News this week about the forthcoming fall flight of ducks isn’t what weary duck hunters wanted to hear. It’s not going to be a washout but waterfowlers across the Mississippi flyway were hoping to read about scores of young ducks in the migration this year. That’s not the case, say biologists with Delta Waterfowl, who earlier this week released details of what Dixie duck hunters can expect as the fall and winter season draws near. It’s going to be a reduced fall flight in the aftermath of dry conditions across the prairie pothole region, known as the duck factory. “The prairie pothole region — the most important duck production area on the planet — is almost universally dry. There will be far fewer juveniles in the fall flight, and that’s unfortunate because the best seasons are those with an abundance of young ducks,” said Frank Rohwer, president and chief scientist of Delta Waterfowl. After a lackluster season last fall and winter, it’s sort of adding insult to injury to hear such projections. Meanwhile, here are some of Delta’s details that help paint the true picture of why things have gone awry. While populations remain strong, dry breeding conditions across the vast prairie pothole region likely led to poor duck production. Delta Waterfowl forecasts that poor breeding conditions in the prairie pothole region will result in a smaller fall flight than waterfowl hunters have experienced for many seasons. The Duck Hunters Organization expects that while blue-winged teal, green-winged teal and gadwalls had average to belowaverage production, other key species fared worse, including mallards and, even more so, pintails, wigeon and canvasbacks. “The most important duck production area on the planet … is almost universally dry,” said Dr. Rohwer. “A lot of the prairies were dry the past two springs as well, but at least there were pockets of areas with good wetland conditions. “But this year we likely had poor duck production due to many birds overflying the prairies, and those that stayed showed reduced re-nesting effort and low brood survival. There will be far fewer juveniles in the fall flight, and that’s unfortunate because the best seasons are always those when you’ve got an abundance of young ducks winging south.” Delta’s analysis is delivered despite the second-straight COVID-related cancellation of the Waterfowl Breeding Population and Habitat Survey, a key barometer of the fall flight that’s otherwise been conducted annually since 1955 by the U.S. Fish and Wildlife Service and Canadian Wildlife Service. State surveys were, however, successfully conducted by wildlife departments in North Dakota, Michigan, Wisconsin and Oregon. Nowhere were drought conditions more evident than in North Dakota, a critical duck producing region for the Mississippi and Central flyways. The North Dakota Game and Fish Department estimated an 80% decline in wetlands from 2020, and the breeding duck estimate of 2.9 million marks a 26.9% drop from last year. “North Dakota’s survey is the bad news we knew was coming,” Rohwer said. “The reduction in water is staggering. It’s the highest percentage decrease in the history of the North Dakota survey.”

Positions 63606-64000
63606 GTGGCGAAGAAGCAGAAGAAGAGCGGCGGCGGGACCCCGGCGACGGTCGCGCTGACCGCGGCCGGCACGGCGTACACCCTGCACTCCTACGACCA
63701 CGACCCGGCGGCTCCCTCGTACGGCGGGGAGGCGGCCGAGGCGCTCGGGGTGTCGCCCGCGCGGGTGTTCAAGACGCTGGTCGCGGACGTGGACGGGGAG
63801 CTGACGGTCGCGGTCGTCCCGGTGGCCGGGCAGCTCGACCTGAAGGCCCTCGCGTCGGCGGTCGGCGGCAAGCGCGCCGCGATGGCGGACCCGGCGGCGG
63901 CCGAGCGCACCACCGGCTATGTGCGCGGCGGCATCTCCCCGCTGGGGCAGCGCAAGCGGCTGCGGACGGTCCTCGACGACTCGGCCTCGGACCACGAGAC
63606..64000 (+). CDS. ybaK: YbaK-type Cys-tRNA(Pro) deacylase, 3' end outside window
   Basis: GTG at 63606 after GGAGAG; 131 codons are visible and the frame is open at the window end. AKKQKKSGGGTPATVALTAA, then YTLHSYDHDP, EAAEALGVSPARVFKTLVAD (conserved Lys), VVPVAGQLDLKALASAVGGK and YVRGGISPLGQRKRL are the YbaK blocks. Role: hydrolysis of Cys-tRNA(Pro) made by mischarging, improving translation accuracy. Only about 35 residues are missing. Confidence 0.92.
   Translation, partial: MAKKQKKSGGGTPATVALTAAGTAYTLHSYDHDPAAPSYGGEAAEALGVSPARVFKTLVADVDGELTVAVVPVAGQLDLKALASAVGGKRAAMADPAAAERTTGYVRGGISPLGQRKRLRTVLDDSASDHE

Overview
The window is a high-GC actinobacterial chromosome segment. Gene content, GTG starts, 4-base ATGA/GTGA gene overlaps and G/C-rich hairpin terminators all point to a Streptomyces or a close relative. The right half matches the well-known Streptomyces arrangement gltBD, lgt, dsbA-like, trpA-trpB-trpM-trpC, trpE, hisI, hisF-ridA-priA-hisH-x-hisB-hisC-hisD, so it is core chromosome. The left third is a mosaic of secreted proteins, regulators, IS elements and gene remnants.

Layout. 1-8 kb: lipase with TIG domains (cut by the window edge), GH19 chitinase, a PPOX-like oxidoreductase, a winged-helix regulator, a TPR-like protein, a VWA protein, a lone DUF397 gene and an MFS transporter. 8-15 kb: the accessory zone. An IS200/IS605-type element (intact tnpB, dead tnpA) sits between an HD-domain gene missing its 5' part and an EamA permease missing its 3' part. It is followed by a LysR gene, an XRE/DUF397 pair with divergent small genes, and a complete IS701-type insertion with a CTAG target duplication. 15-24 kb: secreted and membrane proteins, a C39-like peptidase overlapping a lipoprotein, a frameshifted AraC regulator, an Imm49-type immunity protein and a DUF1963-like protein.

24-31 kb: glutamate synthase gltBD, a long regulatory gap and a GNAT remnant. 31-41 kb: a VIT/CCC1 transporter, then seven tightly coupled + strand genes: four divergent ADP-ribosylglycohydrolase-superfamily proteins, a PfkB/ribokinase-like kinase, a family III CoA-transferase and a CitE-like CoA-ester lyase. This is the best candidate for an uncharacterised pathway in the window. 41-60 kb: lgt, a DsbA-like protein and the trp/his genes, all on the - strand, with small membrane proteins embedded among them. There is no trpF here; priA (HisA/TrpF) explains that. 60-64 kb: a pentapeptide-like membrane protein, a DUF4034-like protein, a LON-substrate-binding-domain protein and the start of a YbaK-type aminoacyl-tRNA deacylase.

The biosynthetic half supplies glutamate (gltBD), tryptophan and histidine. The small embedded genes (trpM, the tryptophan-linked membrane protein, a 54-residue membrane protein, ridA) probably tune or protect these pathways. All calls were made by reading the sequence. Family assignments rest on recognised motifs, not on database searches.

Still, there are silver linings to be found when small, shallow prairie wetlands — those most vital to making ducks — dry out. Little precipitation fell throughout the winter and early spring, and in turn the normally wet pools produced abundant vegetation. “The drought cycle rejuvenates wetlands with food for hens and ducklings in the following spring,” Rohwer said. “Assuming we have better water next year, ducks will rebound quickly. We could have outstanding duck production.” Carryover ducks from consistent years of good production also means that populations of adult, breeding ducks — though far more challenging to decoy — remain high. Despite indicating a significant decrease from 2020, North Dakota’s breeding-duck estimate remains 19 percent above the long-term average. And longterm data indicates that most duck populations are well above average — including a 2019 estimate of 38.9 million breeding ducks, 10% above average. “It’s going to be a tough year, but the good news is duck numbers remain relatively high,” Rohwer said. “This isn’t like 1992 when we entered a drought and the bottom had already fallen out in terms of breeding populations. And one of the things about a drought is you get better hen survival in the summer, because their nesting efforts are weaker and therefore they are less vulnerable to predators.” Delta expects that mallards had poor production. “Mallards are great re-nesters — one of the key reasons they’re such prolific ducks is if one, two or even three or more nests fail, they’ll try again — but that isn’t going to be the case this year,” Rohwer said. “Wetland resources that drive re-nesting were not available.” More details will emerge in the weeks ahead as to a breakdown on species. Meanwhile, hunters here in Tennessee and across the southern region are sort of absorbing the tough news and letting it soak in. All southern duck hunters know weather is the big factor for us. Population trends are important, no doubt, and it’s always uplifting when an increased fall flight pumps up the interest level. Bottom line is there are still plenty of ducks but this year’s flight will have some older and wiser ones winging our way. As if we needed an additional challenge. Yet weather will deal the cards. Water conditions and cold fronts pushing through at the right time will greatly influence how things turn out. That’s always been the case, it seems. Despite what appears to be a reduction in overall numbers, we could still have a good season if the weatherman pulls a few rabbits out of his hat at the right time. Duck hunting south of the Mason-Dixon line is mostly about the timing of weather.

STEVE McCADAMS is The Post-Intelligencer’s outdoors writer. His email address is

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